On clinical examination, the general condition of the child was fair. On inspection, there was a 5 × 5 cm bulge in the right iliac fossa region while the child cried and it disappeared when the child was calm. The defect was neither palpable clinically nor was it appreciated on any radiological investigations. Right hemiscrotal sac was empty and hypoplastic. Right testis was impalpable in the right inguinal region. The left testis was normally palpable in left hemiscrotum. Routine blood investigations were within normal limit. Ultrasonography confirmed absent right testis in right hemiscrotum without any parietal wall defect in right iliac fossa region. In view of the right-sided undescended testis and parietal wall swelling differential diagnosis of parietal wall swelling was made as Spigelian hernia and a contrast-enhanced computed tomography scan was done to more accurately define the swelling but there was no anterior abdominal wall defect seen. Right testis was not visualized in the right hemiscrotum or elsewhere in the abdomen. Few enlarged bilateral inguinal lymph nodes were present. The child was planned for laparoscopic repair of the Spigelian hernia and orchidopexy. Intra-operatively, illumination of the parietal wall defect was observed after pneumoperitoneum [Figure 1]. The left deep inguinal ring was closed and the right deep inguinal ring waswide open with vas and vessels entering the ring.. The right deep ring was further extending superolateral with vas and vessels and inferomedial part was closed shortly [Figure 2]. The testis along with the peritoneal sac was pulled inside [Figure 3] and the sac was excised. Right testis was laparoscopically fixed into the subdartos pouch of right hemiscrotum. Hernial defect was closed with interrupted intracorporeal sutures. Postoperative period was uneventful. The child was discharged on postoperative day 3.{Figure 1}{Figure 2}{Figure 3}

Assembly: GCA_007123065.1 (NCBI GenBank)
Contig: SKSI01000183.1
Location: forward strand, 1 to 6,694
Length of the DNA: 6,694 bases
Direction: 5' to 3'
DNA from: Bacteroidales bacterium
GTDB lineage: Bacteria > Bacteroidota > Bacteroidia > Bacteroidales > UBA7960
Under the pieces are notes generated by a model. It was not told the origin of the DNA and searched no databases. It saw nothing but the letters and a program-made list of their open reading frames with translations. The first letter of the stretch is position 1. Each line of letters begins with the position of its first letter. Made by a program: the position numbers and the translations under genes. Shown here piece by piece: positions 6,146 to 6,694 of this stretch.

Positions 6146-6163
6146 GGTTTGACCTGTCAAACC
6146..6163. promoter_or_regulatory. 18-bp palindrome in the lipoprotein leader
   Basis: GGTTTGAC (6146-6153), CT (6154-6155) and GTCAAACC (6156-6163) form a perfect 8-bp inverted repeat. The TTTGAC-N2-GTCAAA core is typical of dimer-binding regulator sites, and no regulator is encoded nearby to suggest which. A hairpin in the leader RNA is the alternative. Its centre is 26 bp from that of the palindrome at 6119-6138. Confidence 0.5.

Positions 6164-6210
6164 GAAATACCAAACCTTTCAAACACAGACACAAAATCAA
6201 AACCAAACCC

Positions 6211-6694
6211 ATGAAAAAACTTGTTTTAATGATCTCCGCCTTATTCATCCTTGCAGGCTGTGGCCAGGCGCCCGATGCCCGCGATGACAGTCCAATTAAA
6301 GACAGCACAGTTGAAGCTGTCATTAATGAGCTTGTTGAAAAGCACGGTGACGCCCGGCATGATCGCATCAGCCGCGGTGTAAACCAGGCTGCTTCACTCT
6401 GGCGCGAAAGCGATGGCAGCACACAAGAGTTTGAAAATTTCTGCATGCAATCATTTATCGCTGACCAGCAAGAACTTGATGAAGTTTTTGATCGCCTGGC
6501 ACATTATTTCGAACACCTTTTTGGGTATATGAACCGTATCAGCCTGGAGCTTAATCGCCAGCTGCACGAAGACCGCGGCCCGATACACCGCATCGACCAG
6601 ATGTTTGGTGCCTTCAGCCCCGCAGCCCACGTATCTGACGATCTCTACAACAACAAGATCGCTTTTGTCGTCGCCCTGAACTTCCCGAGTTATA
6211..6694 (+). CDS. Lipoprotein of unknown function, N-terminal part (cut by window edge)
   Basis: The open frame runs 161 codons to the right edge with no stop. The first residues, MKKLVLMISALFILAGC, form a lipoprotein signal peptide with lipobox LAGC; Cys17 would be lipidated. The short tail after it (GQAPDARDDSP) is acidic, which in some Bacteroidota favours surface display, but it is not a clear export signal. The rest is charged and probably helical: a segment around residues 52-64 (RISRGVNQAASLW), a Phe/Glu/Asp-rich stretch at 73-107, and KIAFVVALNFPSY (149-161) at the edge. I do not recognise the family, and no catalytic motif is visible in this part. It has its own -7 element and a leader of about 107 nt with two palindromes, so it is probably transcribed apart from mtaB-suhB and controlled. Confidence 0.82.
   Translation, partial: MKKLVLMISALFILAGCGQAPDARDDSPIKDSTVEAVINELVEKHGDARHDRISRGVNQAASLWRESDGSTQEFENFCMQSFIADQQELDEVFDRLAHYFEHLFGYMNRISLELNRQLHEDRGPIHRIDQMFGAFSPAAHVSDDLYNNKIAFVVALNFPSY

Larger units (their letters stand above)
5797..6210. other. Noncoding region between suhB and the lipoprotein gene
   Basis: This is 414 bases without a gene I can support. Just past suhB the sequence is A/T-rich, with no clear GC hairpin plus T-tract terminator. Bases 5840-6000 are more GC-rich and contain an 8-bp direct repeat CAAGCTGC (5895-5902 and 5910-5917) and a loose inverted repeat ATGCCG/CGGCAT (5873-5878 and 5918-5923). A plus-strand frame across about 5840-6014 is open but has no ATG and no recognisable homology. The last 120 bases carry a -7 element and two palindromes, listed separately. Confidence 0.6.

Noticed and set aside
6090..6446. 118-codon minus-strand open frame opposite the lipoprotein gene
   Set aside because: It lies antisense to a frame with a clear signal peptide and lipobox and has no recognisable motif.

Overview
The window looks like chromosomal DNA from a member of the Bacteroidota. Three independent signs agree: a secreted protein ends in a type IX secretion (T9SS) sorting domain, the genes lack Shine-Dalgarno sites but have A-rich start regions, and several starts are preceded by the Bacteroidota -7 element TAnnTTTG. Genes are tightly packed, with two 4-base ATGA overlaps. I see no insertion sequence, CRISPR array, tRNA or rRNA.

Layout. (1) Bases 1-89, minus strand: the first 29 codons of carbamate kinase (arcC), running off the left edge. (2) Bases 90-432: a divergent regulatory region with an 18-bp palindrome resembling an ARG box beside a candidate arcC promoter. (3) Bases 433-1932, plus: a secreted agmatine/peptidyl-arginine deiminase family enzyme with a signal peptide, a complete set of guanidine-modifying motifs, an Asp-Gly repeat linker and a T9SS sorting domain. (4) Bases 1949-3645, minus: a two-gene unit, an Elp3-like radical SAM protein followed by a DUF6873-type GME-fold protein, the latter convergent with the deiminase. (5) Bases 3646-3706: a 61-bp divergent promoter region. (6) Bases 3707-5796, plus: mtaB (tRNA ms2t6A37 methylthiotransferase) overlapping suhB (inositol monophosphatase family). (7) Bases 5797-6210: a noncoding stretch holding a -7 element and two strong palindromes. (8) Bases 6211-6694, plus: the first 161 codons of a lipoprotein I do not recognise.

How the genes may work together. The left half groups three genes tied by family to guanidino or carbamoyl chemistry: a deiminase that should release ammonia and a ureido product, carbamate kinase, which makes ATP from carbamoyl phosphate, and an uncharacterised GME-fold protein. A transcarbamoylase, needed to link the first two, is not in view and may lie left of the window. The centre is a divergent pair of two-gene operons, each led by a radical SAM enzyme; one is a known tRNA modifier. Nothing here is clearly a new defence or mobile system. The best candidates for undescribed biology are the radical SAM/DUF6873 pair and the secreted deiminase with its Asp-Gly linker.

Discussion



There have been significant explanations and controversies regarding the probable mechanism of cryptorchidism in Spigelian hernia. As per the general consensus, in Spigelian hernia the basic pathology is the cryptorchid testis takes the path of least resistance to descend into the hernial sac. During the due course of testicular descent, the testis deviates from its normal course into the inguinal canal and down to the scrotal sac. Instead of descending down it moves to the parietal wall defect (Spigelian hernia) as it becomes easier, shorter, and less pressure zone for descending testis. Raveenthiran opined that ectopic location of the testis is the basic pathology, and it leads to the formation of Spigelian hernia by dragging a peritoneal sac along with it.[4] Rushfeldt et al. speculated that ectopic location of testis in Spigelian hernia is due to absence of gubernaculum[5],[6] and the testis remains in their intra-abdominal position in the Spigelian hernial sac. We diagnosed an 18-month-old child with SH and undescended testis and successfully did a laparoscopic orchidopexy with Spigelian hernia repair. This is the third pediatric case being reported in the literature which was managed laparoscopically. The previous cases were reported by Desmukh et al. and Khan et al., respectively.[7],[8]

In the index case when the abdomen was inspected through the umbilical port the deep ring was found obliterated in its distal course supporting Rushfeldt hypothesis of absent gubernaculum and absent inguinal canal.

The management of this case included repair of the Spigelian hernia and orchidopexy. As the expected inguinal canal was not properly formed, we performed an orchidopexy through a new internal ring created through the abdominal wall medial to the inferior epigastric vessels and just lateral to the pubic tubercle as explained by Inan.[9]

 Conclusion



Possibility of Spigelian hernia should be kept in mind when dealing with parietal wall swelling with cryptorchid testis and vice versa. One should also look for undescended testis in the hernial sac. Laparoscopy is a good alternative as it gives better delineation of internal anatomy and better cosmesis.

Declaration of patient consent

The authors certify that they have obtained all appropriate patient consent forms. In the form the patient(s) has/have given his/her/their consent for his/her/their images and other clinical information to be reported in the journal. The patients understand that their names and initials will not be published and due efforts will be made to conceal their identity, but anonymity cannot be guaranteed.

Financial support and sponsorship

Nil.

Conflicts of interest

There are no conflicts of interest.